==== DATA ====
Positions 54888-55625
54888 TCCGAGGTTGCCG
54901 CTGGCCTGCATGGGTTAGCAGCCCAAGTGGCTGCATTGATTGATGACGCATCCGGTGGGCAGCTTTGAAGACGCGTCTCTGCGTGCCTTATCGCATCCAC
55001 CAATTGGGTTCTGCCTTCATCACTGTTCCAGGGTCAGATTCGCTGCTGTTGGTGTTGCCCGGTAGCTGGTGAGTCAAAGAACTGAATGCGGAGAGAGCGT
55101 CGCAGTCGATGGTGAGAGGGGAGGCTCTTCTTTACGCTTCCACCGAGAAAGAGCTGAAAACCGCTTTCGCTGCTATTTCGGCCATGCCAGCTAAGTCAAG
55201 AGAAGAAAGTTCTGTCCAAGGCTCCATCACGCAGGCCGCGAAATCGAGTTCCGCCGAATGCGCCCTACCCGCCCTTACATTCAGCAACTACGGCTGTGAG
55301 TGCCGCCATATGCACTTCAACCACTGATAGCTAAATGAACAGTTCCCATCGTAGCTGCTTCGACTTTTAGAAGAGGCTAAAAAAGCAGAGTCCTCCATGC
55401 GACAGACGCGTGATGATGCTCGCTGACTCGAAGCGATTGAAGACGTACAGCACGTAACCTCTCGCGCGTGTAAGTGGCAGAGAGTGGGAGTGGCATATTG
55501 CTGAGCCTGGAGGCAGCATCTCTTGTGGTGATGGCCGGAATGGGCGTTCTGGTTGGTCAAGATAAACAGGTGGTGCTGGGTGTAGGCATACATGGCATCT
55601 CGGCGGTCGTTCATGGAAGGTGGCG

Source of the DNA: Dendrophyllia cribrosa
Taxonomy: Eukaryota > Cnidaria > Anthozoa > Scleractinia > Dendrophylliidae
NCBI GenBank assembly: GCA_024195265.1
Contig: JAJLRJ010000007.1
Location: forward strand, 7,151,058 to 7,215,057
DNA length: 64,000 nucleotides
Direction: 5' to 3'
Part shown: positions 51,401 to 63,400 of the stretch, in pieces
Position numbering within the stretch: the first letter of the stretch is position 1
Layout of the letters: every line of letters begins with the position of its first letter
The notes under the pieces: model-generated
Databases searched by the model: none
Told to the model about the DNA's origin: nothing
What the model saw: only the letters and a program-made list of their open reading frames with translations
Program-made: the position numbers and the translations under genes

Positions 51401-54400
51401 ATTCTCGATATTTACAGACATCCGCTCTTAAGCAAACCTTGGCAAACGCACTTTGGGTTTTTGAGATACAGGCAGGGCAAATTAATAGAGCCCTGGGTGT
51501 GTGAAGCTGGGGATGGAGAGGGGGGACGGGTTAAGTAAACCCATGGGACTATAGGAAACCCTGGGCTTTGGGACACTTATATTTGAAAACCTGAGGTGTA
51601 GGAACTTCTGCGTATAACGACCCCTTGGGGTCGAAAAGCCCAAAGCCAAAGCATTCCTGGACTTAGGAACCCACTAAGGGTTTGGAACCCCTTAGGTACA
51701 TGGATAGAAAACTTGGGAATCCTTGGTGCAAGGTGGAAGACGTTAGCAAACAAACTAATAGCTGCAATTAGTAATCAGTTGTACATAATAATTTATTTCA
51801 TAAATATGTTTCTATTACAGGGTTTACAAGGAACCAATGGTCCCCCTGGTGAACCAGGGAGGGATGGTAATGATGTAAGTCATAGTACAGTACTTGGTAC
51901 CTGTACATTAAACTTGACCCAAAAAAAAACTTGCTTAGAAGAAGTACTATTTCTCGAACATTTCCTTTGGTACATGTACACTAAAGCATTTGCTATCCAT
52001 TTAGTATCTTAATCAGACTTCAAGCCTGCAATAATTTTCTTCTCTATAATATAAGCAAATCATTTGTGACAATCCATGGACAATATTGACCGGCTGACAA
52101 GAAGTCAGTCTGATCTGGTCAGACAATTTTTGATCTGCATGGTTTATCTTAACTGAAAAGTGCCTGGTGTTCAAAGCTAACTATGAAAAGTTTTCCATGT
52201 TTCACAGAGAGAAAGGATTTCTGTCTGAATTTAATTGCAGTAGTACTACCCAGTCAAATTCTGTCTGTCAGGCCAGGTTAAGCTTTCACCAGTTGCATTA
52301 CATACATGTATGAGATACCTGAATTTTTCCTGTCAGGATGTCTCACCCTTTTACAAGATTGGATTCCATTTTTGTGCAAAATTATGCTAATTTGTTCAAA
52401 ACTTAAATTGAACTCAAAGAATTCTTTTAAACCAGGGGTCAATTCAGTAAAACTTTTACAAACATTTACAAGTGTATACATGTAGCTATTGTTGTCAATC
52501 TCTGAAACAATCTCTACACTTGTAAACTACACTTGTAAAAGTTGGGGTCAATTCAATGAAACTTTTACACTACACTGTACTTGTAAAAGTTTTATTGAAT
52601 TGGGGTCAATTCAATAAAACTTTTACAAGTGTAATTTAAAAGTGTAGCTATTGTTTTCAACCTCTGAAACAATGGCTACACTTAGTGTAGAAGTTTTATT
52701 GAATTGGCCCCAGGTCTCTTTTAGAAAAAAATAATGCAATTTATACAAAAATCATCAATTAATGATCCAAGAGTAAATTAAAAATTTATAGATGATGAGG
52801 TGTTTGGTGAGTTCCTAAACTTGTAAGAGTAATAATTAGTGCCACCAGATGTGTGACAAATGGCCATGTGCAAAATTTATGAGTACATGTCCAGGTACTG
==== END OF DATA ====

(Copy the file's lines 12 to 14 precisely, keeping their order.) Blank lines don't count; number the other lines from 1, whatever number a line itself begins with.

Taxonomy: Eukaryota > Cnidaria > Anthozoa > Scleractinia > Dendrophylliidae
NCBI GenBank assembly: GCA_024195265.1
Contig: JAJLRJ010000007.1